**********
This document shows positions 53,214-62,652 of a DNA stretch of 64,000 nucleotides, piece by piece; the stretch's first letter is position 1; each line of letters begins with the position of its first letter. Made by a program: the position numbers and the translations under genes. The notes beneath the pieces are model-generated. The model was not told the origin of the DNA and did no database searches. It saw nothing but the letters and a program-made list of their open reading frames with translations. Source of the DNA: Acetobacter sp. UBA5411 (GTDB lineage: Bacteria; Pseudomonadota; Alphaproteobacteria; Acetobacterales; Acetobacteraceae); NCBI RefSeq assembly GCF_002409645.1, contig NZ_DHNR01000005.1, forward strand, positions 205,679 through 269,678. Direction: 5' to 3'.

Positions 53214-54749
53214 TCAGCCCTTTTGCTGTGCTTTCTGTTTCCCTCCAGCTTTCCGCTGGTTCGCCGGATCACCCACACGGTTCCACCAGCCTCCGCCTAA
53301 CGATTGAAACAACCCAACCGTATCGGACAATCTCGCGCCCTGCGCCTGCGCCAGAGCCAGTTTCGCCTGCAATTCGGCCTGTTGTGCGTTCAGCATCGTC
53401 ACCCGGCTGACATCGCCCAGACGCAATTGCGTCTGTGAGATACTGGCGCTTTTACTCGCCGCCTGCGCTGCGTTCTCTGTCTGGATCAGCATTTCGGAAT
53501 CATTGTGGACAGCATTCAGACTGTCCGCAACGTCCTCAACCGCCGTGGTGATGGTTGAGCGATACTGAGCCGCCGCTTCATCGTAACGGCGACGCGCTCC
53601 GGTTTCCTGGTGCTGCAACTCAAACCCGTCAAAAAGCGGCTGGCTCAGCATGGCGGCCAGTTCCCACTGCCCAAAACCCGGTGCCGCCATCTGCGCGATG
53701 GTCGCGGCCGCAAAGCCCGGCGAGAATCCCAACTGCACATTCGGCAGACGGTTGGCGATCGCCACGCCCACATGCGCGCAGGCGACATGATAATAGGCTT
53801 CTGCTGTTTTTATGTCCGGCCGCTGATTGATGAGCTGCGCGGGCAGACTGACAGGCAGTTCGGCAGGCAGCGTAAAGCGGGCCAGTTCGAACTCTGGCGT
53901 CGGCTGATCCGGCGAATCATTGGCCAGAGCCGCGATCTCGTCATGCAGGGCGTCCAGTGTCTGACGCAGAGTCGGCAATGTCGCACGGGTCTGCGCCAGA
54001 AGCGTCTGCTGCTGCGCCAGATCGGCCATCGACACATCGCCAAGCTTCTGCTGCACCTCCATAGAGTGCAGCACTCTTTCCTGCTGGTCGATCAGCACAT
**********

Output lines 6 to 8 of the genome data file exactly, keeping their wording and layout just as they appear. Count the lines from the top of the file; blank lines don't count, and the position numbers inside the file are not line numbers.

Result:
53501 CATTGTGGACAGCATTCAGACTGTCCGCAACGTCCTCAACCGCCGTGGTGATGGTTGAGCGATACTGAGCCGCCGCTTCATCGTAACGGCGACGCGCTCC
53601 GGTTTCCTGGTGCTGCAACTCAAACCCGTCAAAAAGCGGCTGGCTCAGCATGGCGGCCAGTTCCCACTGCCCAAAACCCGGTGCCGCCATCTGCGCGATG
53701 GTCGCGGCCGCAAAGCCCGGCGAGAATCCCAACTGCACATTCGGCAGACGGTTGGCGATCGCCACGCCCACATGCGCGCAGGCGACATGATAATAGGCTT